One of the biggest problems with choosing an Android phone over another platform is the operating system’s fragmentation.
Need proof this is happening?
The company behind OpenSignalMaps, an app that Android users can install to crowdsource the locations of cell towers and Wi-Fi hotspots, did a study of all the Android phones that use the app. (Almost 700,000)
OpenSignalMaps came up with this nifty chart that shows there are different 3,997 devices running its Android app:
Each rectangle represents a unique Android device. The big green rectangle in the upper left corner represents Samsung’s Galaxy S II, which is by far the most popular Android phone in the study.
OpenSignalMaps also took a look at the version of Android each device was running:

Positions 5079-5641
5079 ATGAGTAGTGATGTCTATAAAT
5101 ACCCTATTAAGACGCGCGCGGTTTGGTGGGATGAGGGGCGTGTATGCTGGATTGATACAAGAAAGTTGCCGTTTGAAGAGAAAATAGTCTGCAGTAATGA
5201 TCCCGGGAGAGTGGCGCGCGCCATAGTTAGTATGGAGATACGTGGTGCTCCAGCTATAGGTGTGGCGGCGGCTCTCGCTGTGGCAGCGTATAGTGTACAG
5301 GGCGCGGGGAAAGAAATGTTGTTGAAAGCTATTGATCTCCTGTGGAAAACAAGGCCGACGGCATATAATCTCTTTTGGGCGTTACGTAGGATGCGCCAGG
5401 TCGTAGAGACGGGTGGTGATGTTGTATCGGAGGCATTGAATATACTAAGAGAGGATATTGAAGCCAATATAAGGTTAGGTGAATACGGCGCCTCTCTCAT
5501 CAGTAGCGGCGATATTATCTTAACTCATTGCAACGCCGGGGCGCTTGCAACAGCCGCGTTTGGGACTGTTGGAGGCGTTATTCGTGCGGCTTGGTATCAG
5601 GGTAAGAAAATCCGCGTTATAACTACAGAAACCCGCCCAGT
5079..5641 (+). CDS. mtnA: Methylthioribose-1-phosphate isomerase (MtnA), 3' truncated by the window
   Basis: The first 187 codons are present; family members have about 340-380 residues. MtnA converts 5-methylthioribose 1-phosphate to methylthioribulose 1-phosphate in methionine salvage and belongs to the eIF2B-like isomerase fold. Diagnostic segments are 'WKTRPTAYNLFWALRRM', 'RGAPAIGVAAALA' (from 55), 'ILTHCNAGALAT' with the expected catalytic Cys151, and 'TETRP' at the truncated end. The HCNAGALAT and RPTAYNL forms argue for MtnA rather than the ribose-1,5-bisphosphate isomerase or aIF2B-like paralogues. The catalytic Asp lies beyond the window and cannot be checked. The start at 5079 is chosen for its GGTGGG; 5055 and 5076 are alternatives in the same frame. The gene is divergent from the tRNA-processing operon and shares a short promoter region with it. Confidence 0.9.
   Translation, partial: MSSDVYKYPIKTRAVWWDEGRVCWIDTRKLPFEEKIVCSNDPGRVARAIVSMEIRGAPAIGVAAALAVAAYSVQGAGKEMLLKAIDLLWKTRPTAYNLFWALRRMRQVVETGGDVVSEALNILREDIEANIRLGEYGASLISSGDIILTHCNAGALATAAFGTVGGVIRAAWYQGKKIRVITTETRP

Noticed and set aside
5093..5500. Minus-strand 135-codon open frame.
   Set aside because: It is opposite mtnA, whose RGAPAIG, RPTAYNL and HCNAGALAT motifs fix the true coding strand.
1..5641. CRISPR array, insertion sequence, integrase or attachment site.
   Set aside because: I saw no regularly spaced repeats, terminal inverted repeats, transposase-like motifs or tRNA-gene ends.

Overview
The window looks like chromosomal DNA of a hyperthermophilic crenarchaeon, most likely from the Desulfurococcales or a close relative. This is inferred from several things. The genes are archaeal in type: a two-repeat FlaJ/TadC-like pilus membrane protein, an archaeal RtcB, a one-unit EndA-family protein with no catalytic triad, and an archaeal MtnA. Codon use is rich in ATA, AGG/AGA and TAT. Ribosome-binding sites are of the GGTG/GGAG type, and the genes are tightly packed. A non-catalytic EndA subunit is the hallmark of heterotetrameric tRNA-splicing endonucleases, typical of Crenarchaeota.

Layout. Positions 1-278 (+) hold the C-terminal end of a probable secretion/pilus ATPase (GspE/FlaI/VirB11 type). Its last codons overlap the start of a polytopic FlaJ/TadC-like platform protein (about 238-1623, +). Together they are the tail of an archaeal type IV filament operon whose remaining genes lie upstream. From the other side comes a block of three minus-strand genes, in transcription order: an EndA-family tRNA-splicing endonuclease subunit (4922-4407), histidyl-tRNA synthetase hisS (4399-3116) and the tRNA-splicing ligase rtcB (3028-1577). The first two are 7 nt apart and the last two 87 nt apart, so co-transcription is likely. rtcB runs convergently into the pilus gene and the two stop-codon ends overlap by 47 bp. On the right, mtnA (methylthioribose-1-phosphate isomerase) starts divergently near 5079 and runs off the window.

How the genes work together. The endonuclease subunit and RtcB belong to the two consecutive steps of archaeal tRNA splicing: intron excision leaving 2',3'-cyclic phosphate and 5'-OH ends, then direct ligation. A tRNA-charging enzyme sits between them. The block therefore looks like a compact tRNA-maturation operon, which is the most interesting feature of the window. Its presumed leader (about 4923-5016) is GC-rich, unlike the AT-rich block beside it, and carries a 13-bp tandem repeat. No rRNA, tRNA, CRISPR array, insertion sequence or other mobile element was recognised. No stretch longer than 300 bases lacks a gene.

As you can see, more than half of all Android phones are still running version 2.3 Gingerbread. Gingerbread is about 18 months old. The newest version of Android, Ice Cream Sandwich, barely registers on the pie chart.
So what does this all mean?
Since Android is free and open for any hardware manufacturer to use, there are thousands and thousands of different devices running the operating system.
That’s really good if you want more choice in your hardware.
But it’s really bad if you want timely software updates or a guarantee the latest and greatest apps will work on your device.
On the other hand, iOS only runs on one phone, the iPhone, and the latest version still supports the three-year-old iPhone 3GS. Microsoft holds Windows Phone manufacturers to strict requirements. That helps guarantee updates go through to all devices in a timely fashion.
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